The Okowa administration installed the Instrument Landing and Airfield Ground Lighting System that enabled the airport to now handle night operations. It has operated night flights approved by the NCAA and the Nigeria Airspace Management Agency since the beginning of 2021. “I am happy to report that the airport now has a medical centre. The Firefighting Station has been completed, while the Watchtower for firefighters is 80% ready. Meanwhile, the previously unserviceable Automatic Weather Observation System and the Low-Level Wind Shear Alert System have been repaired and are functioning, improving the overall safety of the airport”, Okowa reported.
Partners in the First Investment Development Company (FIDC)-MENZIES Aviation (MA) Consortium include First Investment Development Company Limited, Menzies Aviation Plc, Air Peace Limited and Cybernetics International Services Limited. Others are Rainoil Limited, Radisson Blu Hotels, Quorum Aviation Limited, Arbico Plc and Sibraxis EEIG of Greece.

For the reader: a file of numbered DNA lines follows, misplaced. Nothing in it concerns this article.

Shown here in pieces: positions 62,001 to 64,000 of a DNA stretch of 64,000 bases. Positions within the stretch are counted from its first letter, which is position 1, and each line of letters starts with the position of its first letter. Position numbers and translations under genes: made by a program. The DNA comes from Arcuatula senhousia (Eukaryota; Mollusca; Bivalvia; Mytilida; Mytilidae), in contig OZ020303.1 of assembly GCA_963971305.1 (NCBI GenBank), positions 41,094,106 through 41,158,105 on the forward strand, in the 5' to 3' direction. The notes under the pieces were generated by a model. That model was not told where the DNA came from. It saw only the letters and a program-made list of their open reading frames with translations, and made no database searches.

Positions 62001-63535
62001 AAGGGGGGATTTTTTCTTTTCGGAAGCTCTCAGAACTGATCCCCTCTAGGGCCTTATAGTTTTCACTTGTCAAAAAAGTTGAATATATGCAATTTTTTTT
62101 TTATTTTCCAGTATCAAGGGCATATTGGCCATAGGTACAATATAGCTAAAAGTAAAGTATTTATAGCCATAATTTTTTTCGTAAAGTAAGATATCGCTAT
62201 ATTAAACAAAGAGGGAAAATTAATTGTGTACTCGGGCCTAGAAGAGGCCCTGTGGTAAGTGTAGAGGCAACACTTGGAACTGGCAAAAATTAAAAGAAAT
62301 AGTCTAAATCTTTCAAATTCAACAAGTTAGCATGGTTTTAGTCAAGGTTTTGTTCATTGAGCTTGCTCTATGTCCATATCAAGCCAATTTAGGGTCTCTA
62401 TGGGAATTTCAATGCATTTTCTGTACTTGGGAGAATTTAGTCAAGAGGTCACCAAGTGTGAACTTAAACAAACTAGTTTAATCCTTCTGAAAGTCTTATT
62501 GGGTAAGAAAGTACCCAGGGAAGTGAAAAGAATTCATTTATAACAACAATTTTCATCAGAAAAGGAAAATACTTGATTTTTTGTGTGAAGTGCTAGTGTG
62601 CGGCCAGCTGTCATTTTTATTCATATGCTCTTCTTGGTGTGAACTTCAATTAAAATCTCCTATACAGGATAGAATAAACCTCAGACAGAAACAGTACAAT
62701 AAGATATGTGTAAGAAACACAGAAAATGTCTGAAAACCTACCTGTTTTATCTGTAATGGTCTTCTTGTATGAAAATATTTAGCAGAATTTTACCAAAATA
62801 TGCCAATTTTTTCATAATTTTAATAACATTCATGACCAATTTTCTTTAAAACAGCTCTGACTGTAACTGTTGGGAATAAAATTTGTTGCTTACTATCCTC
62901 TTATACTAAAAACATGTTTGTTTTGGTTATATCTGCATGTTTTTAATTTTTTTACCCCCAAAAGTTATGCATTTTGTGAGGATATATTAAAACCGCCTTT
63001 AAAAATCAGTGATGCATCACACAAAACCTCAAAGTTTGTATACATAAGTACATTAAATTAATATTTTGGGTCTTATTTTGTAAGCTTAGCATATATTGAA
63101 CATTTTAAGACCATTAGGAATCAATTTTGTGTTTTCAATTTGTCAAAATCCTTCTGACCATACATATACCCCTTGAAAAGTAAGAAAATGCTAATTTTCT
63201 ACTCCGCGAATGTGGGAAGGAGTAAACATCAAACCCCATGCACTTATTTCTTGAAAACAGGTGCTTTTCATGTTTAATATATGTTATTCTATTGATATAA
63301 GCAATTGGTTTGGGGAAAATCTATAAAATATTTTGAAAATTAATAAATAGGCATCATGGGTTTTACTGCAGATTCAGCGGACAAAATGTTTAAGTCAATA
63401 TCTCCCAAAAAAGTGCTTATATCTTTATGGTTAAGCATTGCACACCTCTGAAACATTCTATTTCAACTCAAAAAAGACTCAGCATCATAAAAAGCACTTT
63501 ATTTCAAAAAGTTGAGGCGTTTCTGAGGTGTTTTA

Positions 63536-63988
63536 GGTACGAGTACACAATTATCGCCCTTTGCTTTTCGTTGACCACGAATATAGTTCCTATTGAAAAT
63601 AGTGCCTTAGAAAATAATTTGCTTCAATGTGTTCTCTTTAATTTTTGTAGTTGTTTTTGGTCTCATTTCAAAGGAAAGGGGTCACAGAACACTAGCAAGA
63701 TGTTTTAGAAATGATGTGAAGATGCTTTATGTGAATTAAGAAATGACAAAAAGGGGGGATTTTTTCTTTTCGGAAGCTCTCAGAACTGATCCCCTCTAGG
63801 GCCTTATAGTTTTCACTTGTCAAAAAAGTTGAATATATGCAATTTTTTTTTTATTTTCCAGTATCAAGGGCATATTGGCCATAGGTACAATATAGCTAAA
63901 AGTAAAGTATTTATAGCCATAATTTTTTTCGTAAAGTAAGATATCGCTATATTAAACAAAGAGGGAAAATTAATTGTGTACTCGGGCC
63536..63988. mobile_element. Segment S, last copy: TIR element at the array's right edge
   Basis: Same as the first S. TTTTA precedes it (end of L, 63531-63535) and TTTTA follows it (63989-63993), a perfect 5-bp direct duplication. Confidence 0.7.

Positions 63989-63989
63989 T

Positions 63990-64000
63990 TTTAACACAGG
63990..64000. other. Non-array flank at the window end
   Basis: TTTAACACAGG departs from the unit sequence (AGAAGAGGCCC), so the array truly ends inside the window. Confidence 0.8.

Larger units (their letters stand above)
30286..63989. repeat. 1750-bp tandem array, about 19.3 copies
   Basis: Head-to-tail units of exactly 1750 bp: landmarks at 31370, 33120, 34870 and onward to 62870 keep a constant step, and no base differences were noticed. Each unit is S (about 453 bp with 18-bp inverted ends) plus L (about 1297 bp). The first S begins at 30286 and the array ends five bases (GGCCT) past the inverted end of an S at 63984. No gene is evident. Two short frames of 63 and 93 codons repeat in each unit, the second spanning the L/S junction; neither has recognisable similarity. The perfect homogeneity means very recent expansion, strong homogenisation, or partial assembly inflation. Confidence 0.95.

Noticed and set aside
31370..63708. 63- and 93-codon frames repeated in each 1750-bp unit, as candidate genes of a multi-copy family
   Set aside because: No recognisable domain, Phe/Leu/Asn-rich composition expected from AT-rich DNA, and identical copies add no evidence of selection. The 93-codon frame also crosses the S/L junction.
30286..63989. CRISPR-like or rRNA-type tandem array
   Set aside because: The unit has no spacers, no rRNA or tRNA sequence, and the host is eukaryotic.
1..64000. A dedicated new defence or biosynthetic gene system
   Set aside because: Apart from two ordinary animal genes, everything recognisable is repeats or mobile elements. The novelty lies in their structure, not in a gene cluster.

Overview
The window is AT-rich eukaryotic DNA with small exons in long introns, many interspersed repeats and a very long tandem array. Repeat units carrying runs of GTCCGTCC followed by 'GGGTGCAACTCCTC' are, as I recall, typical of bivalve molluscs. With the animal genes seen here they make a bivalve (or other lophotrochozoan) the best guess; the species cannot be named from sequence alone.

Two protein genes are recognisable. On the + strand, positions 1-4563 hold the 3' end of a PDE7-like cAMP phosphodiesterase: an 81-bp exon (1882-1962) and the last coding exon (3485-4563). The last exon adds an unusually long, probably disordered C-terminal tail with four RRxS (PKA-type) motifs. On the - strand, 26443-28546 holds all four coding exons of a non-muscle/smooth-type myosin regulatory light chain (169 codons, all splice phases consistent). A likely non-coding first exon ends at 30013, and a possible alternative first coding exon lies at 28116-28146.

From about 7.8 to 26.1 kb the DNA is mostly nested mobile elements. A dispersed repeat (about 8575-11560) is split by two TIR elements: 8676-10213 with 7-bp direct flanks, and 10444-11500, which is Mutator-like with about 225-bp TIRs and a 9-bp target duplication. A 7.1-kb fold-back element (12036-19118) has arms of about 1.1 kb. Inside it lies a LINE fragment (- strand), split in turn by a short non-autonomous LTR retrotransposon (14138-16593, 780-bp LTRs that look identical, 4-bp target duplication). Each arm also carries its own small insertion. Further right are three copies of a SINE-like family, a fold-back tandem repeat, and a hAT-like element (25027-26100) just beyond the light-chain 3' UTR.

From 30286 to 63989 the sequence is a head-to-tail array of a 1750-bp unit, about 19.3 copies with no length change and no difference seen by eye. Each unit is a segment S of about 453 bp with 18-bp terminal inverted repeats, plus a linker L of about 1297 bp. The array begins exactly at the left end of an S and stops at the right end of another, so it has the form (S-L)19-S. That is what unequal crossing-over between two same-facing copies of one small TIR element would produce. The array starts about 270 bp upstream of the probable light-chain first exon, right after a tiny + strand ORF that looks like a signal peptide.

Concessions are the route to profitability and sustainability for most airports globally. Nigerian lawyer and investment guru Adebayo Ogunlesi is the majority shareholder and runs the Gatwick Airport in London as a concessionaire. New York’s JFK Airport runs a substantial part of its operations on the concession model. It applies equally to the celebrated Changi Airport in Singapore.
The Public-Private sector participation model has worked in many jurisdictions. There are many lessons from similar concessions, starting with that of the Bi-Courtney team with MMA2 in Lagos. The Delta State Government and its concessionaire must avoid the minefields.
Deloitte says in Balanced Concessions For The Airport Industry: Delivering Win-Win Outcomes For Successful Airport Concession Contracts, one of the main lessons in airport concessions is ensuring that the partners take in the interests of stakeholders beyond the state government and the investors. Stakeholders include critics such as the opposition APC that picked on the N100m fee. It forgot the N1bn, the share of profit before EBITDA as royalty and the projected investment of N28bn. The most significant is the probability that the airport will function optimally in private hands, guaranteeing jobs and spin offs. The partners must listen to them as well.
The Deloitte study suggests four guiding principles for a balanced concession: collaboration, balanced risks and rewards, transparency and information sharing, and mutual interest. May Asaba International Airport succeed.